2505 Sandridge Church Rd
Sneads, FL 32460 593-5167

Hickory Level Community Church
1221 Dipper Rd
Marianna, FL 32448 482-4696 or 482-2885

Sneads Community Church
1948 Desoto Ave P.O. Box 1349
Sneads, FL 32460 593-5650
Church of Jesus Christ of Latter-Day Saints
3141 College St, Marianna, FL 32446 482-8159
Ascension Lutheran Church
3975 W. Hwy 90, Marianna, FL 482-4691
Bascom United Methodist Church
4942 Basswood Rd P.O. Box 67
Bascom, FL 32423 594-5755

Cypress United Methodist Church
6267 Cemetery Ave
Cypress, FL 32432 263-4220

First United Methodist Church
2901 Caledonia St, Marianna, FL 482-4502

Grace United Methodist
4203 W. Kelson Ave, Marianna, FL 482-4753

Greenwood Chapel AME
5426 Fort Rd, Greenwood, FL 32443 594-1112

Greenwood Chapel Methodist Episcopal Church
5426 Fort Rd, Greenwood, FL 32443 594-1112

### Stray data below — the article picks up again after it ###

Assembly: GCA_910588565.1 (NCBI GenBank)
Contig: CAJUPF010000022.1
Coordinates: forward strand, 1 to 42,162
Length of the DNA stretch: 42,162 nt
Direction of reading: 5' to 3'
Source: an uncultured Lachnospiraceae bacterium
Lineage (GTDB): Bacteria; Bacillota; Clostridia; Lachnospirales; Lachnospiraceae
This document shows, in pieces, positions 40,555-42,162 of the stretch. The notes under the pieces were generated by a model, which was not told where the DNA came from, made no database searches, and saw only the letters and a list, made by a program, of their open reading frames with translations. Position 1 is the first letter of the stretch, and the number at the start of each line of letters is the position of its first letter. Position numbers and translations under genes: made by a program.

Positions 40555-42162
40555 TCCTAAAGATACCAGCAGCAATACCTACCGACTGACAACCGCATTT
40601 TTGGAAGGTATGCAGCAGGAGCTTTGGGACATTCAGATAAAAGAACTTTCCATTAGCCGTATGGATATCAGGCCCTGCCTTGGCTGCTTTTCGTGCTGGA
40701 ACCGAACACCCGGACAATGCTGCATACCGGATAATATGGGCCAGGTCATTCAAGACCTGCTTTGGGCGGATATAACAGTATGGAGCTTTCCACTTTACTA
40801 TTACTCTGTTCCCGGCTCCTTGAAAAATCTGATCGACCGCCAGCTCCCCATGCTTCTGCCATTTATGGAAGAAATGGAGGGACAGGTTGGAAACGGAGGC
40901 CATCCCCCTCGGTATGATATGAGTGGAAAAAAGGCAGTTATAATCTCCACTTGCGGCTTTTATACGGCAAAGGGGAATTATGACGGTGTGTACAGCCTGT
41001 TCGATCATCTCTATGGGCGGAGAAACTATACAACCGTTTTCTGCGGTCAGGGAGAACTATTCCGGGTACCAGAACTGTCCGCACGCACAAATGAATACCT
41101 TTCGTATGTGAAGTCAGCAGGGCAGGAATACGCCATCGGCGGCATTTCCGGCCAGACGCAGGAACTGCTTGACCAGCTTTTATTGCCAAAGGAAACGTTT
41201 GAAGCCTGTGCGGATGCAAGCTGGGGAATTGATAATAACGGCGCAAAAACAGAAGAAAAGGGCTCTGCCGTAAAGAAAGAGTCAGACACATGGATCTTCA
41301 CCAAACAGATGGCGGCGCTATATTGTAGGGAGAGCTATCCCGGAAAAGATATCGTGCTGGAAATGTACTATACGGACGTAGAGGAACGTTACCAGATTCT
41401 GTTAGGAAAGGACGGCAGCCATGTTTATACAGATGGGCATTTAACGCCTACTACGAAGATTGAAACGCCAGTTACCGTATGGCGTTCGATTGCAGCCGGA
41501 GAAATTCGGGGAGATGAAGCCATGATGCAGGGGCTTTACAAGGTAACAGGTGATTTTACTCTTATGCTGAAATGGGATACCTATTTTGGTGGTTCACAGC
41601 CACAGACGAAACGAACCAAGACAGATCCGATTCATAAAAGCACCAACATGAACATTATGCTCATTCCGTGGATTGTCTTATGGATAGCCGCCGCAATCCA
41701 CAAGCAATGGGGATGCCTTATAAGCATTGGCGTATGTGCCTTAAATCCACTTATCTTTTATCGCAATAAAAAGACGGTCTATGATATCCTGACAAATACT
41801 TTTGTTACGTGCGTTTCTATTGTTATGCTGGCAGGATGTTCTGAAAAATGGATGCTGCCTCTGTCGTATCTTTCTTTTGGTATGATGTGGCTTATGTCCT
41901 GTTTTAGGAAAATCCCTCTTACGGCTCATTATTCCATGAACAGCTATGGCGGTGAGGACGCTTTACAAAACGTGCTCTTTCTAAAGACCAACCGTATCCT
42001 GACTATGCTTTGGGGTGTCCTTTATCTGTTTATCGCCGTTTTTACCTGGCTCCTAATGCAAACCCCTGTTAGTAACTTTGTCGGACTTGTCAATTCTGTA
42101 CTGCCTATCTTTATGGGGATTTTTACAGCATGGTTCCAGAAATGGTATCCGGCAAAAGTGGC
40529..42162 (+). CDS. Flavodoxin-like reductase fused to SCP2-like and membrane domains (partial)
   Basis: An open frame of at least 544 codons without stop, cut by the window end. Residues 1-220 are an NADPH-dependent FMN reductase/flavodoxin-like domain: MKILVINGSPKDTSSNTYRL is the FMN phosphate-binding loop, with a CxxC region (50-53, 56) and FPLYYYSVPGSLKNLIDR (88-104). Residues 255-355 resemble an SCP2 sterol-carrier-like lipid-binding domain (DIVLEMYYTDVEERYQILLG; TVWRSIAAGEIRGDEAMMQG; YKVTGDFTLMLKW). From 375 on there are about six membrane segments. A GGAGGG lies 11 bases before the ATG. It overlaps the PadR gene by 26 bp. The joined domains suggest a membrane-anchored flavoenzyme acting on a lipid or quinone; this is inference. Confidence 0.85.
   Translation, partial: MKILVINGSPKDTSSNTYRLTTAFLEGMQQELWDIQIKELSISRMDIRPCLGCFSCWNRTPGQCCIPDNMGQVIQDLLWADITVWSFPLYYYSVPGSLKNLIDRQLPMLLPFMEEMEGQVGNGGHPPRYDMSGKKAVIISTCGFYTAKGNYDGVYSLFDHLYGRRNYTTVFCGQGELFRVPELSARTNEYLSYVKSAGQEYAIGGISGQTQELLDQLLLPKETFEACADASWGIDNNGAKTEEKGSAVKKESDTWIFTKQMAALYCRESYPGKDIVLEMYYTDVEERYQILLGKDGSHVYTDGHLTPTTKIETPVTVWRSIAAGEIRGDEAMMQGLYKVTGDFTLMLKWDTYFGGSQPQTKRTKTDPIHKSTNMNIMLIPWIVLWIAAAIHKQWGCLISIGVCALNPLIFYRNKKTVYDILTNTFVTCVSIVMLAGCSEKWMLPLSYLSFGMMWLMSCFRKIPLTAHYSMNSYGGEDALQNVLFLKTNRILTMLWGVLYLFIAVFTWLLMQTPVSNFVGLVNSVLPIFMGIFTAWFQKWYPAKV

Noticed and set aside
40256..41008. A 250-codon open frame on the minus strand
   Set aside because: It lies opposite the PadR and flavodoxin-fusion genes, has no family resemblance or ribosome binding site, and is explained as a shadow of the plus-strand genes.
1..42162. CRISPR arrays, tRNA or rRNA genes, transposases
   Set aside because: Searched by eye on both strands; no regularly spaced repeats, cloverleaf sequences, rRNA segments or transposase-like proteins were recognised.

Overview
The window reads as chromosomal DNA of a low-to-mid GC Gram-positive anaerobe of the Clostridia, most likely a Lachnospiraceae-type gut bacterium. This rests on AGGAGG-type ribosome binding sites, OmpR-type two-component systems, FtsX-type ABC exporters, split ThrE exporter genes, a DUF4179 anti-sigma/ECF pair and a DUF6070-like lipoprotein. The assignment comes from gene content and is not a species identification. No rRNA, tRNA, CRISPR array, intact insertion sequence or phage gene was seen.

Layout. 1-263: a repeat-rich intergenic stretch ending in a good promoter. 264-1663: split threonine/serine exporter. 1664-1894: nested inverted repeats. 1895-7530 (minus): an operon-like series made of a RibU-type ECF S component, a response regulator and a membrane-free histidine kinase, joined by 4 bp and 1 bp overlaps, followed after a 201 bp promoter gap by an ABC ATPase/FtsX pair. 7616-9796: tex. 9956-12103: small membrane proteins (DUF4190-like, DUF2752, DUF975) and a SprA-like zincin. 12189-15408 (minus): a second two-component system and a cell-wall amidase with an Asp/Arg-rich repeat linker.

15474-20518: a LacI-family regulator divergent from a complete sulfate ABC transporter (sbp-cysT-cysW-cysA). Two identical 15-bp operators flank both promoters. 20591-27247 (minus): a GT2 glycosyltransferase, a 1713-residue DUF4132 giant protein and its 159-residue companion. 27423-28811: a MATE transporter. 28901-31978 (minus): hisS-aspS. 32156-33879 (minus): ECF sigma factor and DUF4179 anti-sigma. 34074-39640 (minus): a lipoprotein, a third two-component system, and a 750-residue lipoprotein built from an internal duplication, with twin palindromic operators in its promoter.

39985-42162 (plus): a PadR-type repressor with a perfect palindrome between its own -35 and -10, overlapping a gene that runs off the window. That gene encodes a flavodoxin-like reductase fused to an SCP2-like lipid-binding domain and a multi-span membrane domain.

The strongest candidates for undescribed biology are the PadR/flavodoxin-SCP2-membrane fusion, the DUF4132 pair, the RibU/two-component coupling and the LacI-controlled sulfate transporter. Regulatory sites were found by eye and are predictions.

Greenwood United Methodist
4220 Bryan St, Greenwood, FL 32443 594-5755

Henshaw Chapel AME Church
2370 Glastel St, P.O. Box 535
Cottondale, FL 32431 875-2610

Jerusalem AME Church
2055 Hwy 73
Marianna, FL 32448 482-5085

Kynesville United Methodist
2875 Kynesville Rd
Marianna, FL 32448 482-4672

McChapel AME Church
4963 Old U.S. Rd
Marianna, FL 569-2184

Shady Grove United Methodist Church
7305 Birchwood Rd
Grand Ridge, FL 32442 592-9277

Sneads First United Methodist Church
8042 Church St P.O. Box 642
Sneads, FL 32460 593-6481

Friendship Christian Methodist
Episcopal (CME) Church
5411 Avery Rd P.O.Box 302
Campbellton, FL 32426 263-1111

1st United Methodist Church of Cottondale
P.O. Box 458, Cottondale, FL 32431 352-4426

Salem AME Church
5729 Browntown Rd P.O. Box 354
Graceville, FL 32440 263-3344
Springfield AME Church
4194 Union Rd
Marianna, FL 32446 352-4252
St. James AME Church
2891 Orange St P.O. Box 806
Marianna, FL 32447 526-3440
Snow Hill AME Church
5395 Snow-Hill Rd P.O. Box 174
Malone, FL 32445 569-5315
Mt. Olive AME Church
2135 Fairview Rd
Marianna, FL 32448 482-7917

Bethlehem AME Church
3100 Lovewood Rd P.O. Box 752
Cottondale, FL 32431 352-2111 or 352-4721